Why hello, I didn’t see you there! You know, we talk a lot of game here at the PCWorld offices about all the great books we just can’t find time to finish; after months of nonstop moaning, we’ve decided to suck it up and start talking texts in an effort to publicly shame ourselves into scholastic success. Thus it is my great pleasure to welcome you to the inaugural GeekTech Geek Reads post!
For our first geek read, we’ll be cracking the spine of The Hacker Crackdown: Law and Disorder on the Electronic Frontier. We’ve devoted a ton of time and space to covering amateur hackers here on GeekTech, so we thought this nonfiction account of the rise and fall of hacker culture at the twilight of the 20th century would be an appropriately awesome way to kickstart our Geek Reads club.
How awesome is this book? Here’s a sneak peek: “This is a book about cops, and wild teenage whiz-kids, and lawyers, and hairy-eyed anarchists, and industrial technicians, and hippies, and high-tech millionaires, and game hobbyists, and computer security experts, and Secret Service agents, and grifters, and thieves.” That’s the first sentence in a fascinatingly frank firsthand account of life on the legal fringes of cyberspace; highlights include the fall of the Legion of Doom, the Knight Lightning trial of 1990 and the rise of the Electronic Frontier Foundation.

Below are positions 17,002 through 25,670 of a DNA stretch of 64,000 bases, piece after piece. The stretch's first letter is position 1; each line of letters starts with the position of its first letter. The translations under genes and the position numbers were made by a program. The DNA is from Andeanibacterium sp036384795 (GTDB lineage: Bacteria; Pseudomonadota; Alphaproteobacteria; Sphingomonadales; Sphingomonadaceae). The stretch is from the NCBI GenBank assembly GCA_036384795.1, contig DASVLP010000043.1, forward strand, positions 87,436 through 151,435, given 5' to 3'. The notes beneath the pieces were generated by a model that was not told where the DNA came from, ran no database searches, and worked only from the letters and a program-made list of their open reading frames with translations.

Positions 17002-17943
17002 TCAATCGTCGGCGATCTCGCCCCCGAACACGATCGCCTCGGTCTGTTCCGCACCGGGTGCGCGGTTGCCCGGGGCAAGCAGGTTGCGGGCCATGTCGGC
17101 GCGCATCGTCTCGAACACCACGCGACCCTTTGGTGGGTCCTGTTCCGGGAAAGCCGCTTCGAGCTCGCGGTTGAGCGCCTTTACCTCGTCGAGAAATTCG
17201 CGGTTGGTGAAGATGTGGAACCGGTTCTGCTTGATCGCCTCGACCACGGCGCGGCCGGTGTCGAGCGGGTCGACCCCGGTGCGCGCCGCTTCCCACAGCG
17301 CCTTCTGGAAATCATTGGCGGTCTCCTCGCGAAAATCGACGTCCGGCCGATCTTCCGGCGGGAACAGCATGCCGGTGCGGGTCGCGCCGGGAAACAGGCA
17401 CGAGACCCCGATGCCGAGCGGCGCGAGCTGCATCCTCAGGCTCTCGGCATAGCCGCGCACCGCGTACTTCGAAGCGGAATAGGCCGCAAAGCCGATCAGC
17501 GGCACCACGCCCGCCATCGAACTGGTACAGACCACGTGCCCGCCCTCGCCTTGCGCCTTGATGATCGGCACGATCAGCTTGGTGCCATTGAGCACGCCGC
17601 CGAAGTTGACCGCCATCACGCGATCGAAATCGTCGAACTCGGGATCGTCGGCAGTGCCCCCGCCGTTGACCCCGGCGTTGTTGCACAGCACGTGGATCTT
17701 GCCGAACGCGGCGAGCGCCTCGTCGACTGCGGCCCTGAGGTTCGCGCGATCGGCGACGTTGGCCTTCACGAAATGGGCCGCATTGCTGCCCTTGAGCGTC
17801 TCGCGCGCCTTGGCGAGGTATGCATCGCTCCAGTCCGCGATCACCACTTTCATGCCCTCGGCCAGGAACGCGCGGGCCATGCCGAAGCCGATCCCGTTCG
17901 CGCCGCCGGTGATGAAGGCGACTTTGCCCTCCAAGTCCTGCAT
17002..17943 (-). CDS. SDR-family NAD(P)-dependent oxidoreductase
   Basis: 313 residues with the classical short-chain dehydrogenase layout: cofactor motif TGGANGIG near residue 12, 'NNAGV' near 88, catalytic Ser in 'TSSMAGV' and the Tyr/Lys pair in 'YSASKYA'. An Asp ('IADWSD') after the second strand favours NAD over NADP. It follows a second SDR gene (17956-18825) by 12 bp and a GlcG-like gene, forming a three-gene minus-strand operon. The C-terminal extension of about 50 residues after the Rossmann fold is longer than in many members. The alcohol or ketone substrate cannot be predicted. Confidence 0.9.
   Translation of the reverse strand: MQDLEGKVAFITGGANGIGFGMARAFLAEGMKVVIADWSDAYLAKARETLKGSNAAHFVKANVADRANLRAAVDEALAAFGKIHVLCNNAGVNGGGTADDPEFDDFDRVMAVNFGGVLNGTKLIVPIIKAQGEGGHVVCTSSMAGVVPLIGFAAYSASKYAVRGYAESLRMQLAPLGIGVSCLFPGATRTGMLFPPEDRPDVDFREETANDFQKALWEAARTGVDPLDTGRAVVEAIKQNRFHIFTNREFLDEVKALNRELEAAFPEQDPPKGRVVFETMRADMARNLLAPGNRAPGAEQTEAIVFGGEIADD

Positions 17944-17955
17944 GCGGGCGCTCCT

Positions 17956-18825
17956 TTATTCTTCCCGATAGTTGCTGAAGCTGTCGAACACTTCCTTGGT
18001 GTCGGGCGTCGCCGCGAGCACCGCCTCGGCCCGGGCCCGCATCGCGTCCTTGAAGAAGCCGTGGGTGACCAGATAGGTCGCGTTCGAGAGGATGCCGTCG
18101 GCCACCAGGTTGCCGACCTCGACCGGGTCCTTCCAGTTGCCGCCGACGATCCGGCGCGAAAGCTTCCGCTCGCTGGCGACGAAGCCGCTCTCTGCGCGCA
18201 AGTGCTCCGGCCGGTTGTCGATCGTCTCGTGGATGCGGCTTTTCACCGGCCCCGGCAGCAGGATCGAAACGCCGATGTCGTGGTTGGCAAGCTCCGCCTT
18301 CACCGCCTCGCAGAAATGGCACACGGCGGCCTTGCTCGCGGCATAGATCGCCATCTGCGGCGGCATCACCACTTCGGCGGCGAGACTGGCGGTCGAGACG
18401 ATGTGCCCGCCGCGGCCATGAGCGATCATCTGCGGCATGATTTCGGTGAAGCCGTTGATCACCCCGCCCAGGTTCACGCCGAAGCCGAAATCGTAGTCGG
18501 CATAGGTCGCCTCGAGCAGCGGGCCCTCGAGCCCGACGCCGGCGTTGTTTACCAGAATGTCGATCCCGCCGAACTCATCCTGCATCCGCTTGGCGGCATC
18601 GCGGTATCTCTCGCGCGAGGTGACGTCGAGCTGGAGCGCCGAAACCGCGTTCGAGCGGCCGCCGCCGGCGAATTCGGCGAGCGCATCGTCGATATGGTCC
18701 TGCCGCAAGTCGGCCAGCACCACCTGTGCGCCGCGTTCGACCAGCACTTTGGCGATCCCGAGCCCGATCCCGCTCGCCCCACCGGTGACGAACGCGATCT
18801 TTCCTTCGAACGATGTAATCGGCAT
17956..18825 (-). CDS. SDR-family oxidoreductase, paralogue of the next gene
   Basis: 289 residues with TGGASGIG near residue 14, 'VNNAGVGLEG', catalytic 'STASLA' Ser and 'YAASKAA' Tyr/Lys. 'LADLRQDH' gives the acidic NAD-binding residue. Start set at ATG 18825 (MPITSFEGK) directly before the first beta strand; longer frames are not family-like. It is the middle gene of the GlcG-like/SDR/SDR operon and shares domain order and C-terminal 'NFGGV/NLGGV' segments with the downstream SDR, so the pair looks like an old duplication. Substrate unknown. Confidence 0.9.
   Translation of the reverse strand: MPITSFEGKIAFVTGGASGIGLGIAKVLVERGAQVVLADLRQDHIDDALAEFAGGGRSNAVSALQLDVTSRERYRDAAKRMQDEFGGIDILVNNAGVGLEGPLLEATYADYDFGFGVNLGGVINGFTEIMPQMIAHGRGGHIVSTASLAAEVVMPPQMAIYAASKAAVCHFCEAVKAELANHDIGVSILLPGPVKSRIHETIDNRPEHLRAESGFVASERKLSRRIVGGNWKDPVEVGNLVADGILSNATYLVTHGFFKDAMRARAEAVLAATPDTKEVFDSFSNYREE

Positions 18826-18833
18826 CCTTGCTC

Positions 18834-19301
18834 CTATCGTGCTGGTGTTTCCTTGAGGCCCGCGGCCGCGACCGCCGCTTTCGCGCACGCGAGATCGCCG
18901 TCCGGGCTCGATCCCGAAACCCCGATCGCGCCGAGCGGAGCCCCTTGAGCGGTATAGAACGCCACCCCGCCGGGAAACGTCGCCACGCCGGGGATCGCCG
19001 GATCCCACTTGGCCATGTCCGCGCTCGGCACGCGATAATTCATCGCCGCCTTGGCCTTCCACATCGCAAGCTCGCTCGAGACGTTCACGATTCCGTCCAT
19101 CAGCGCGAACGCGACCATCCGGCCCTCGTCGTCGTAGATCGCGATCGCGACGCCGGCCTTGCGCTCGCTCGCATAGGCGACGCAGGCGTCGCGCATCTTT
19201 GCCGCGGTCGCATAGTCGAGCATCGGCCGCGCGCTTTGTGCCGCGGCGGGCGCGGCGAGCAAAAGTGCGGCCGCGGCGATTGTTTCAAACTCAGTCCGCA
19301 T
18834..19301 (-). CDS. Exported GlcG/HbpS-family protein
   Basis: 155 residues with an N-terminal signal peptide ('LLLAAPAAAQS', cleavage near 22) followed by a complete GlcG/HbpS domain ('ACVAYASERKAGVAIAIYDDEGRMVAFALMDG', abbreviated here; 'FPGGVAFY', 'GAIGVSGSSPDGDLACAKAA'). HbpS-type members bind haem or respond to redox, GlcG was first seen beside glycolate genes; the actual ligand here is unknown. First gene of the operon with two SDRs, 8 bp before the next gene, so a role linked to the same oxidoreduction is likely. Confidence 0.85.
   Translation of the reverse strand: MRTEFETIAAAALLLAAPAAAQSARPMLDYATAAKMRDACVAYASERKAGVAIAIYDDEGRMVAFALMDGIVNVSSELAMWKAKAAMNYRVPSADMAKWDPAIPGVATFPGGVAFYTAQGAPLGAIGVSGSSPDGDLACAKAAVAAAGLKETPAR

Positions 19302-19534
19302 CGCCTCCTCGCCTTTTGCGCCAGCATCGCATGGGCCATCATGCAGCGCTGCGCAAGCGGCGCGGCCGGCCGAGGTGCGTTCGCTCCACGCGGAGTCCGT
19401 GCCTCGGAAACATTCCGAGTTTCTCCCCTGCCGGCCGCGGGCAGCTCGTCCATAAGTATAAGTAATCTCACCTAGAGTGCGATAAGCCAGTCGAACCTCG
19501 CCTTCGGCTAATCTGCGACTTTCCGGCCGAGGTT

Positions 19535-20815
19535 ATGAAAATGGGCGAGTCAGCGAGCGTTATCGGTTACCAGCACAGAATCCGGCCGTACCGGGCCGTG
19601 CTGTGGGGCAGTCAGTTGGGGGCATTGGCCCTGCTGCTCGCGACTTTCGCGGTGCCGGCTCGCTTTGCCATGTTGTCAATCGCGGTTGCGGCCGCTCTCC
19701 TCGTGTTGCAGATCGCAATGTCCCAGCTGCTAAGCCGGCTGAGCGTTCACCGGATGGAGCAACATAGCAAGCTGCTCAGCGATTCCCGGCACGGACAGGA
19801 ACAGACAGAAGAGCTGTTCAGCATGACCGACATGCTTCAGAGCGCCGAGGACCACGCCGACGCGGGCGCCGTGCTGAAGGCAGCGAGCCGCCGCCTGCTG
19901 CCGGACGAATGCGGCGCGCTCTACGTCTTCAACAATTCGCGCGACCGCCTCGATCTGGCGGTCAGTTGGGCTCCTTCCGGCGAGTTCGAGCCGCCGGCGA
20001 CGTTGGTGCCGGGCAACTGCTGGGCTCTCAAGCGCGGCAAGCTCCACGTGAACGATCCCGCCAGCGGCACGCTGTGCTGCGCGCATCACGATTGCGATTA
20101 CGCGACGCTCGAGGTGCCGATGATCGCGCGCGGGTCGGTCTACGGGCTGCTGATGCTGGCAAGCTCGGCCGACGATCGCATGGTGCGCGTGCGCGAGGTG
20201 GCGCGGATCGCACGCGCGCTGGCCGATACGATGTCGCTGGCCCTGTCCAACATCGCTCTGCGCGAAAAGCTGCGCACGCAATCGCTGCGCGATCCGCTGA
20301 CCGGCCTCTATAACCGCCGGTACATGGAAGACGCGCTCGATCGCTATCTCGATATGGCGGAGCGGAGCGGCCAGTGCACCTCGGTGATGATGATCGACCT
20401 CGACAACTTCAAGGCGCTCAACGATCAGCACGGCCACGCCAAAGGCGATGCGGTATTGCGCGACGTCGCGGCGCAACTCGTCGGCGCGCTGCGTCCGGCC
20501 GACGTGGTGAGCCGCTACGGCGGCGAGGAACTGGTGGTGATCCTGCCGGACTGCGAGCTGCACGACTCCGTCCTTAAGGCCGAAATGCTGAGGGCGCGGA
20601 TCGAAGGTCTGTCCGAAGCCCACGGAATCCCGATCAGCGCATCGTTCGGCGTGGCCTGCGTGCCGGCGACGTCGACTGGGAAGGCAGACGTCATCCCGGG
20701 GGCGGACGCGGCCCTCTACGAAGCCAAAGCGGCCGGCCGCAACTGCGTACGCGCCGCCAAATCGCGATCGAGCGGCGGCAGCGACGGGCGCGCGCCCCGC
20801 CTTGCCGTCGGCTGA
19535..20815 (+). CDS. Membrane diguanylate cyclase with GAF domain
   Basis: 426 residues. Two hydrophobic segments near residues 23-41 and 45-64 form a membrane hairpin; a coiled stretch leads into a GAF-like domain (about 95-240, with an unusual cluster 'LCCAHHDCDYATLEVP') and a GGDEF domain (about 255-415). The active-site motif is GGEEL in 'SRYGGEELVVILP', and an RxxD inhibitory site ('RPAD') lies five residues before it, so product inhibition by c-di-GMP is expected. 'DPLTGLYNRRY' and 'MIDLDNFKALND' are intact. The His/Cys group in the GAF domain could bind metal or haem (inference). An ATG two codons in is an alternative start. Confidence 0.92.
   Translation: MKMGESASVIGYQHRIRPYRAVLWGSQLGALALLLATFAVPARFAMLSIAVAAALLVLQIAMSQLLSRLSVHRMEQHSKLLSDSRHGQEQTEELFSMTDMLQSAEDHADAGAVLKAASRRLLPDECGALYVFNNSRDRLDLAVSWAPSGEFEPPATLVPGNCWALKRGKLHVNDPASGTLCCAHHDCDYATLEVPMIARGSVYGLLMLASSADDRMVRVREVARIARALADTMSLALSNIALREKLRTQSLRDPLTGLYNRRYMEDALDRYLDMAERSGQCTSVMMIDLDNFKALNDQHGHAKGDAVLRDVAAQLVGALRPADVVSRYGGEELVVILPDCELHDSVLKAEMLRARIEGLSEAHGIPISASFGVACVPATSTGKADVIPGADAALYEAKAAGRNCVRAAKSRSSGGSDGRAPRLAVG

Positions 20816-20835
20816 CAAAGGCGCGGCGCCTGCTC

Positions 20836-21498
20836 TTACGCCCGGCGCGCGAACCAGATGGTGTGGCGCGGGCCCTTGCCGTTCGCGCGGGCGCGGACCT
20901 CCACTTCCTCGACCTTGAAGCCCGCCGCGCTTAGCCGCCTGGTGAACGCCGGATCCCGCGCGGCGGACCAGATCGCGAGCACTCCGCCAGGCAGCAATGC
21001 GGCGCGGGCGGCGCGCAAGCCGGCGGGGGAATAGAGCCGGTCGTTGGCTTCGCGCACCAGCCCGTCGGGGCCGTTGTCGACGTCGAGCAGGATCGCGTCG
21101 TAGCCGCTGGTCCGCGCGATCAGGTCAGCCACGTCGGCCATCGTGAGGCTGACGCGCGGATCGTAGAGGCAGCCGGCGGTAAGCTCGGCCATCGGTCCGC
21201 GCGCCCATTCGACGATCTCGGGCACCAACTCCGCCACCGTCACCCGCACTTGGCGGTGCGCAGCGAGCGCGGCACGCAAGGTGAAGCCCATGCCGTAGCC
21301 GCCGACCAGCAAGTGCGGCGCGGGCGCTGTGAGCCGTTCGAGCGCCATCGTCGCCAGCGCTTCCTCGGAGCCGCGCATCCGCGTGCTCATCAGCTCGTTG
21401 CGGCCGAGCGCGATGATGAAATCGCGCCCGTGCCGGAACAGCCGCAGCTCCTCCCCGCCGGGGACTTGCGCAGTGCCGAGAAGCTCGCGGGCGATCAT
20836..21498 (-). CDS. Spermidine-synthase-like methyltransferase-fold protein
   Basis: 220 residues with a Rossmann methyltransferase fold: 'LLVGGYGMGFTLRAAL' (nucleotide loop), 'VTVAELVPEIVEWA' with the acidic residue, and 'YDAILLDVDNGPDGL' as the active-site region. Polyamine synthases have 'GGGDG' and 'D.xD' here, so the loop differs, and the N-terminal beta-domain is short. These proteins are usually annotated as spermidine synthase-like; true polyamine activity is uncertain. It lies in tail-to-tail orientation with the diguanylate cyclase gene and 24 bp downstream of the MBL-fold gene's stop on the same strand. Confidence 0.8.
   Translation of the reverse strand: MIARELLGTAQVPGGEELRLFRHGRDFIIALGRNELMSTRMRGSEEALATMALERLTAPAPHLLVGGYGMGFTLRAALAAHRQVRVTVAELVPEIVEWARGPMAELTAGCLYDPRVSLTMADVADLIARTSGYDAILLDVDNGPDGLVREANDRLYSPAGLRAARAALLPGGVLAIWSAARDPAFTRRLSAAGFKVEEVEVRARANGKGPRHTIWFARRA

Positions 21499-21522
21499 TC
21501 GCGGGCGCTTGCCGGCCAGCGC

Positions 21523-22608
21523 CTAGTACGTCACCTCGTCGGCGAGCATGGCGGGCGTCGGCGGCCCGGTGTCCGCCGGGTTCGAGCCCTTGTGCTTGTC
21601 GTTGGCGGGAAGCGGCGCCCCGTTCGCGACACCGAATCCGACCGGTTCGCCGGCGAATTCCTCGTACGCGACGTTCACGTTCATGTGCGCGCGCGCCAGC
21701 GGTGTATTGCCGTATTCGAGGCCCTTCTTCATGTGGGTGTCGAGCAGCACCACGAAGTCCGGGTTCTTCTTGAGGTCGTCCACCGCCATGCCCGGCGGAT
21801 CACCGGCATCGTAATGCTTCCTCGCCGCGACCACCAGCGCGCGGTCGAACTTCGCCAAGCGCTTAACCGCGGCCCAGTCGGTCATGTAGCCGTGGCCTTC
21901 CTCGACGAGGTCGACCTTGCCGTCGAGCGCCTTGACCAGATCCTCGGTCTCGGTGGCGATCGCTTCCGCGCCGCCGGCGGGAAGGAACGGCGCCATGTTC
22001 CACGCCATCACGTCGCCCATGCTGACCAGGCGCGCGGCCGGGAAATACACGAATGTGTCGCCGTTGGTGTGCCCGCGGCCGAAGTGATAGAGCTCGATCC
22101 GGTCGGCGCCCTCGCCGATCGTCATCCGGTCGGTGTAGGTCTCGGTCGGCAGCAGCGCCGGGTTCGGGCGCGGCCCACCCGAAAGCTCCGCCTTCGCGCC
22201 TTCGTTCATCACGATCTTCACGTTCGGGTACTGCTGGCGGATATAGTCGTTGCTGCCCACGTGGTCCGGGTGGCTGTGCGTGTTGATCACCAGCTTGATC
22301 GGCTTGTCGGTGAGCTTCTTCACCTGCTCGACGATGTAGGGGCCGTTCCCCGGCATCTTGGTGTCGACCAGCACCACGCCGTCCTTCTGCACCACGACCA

In the spirit of open-source author Bruce Sterling has graciously released the digital version of The Hacker Crackdown for free to anyone who wants it, and thanks to Project Gutenberg you can find the full text available in a variety of file formats here.
If you’ve ever been curious about how the wild west of the World Wide Web was won, we encourage you to download a copy for yourself and dive in alongside faithful GeekTech writers like Nate Ralph, David Daw and myself.
The book is divided into four sections; we plan to read through at a leisurely pace (say, a section a week) and discuss it here on the GeekTech blog (follow us via Twitter, Facebook, or RSS to make sure you don’t miss a beat). Curious readers should look for our first post later this week, while we look forward to your comments on the book!
Get your GeekTech on: Twitter – Facebook – RSS | Tip us off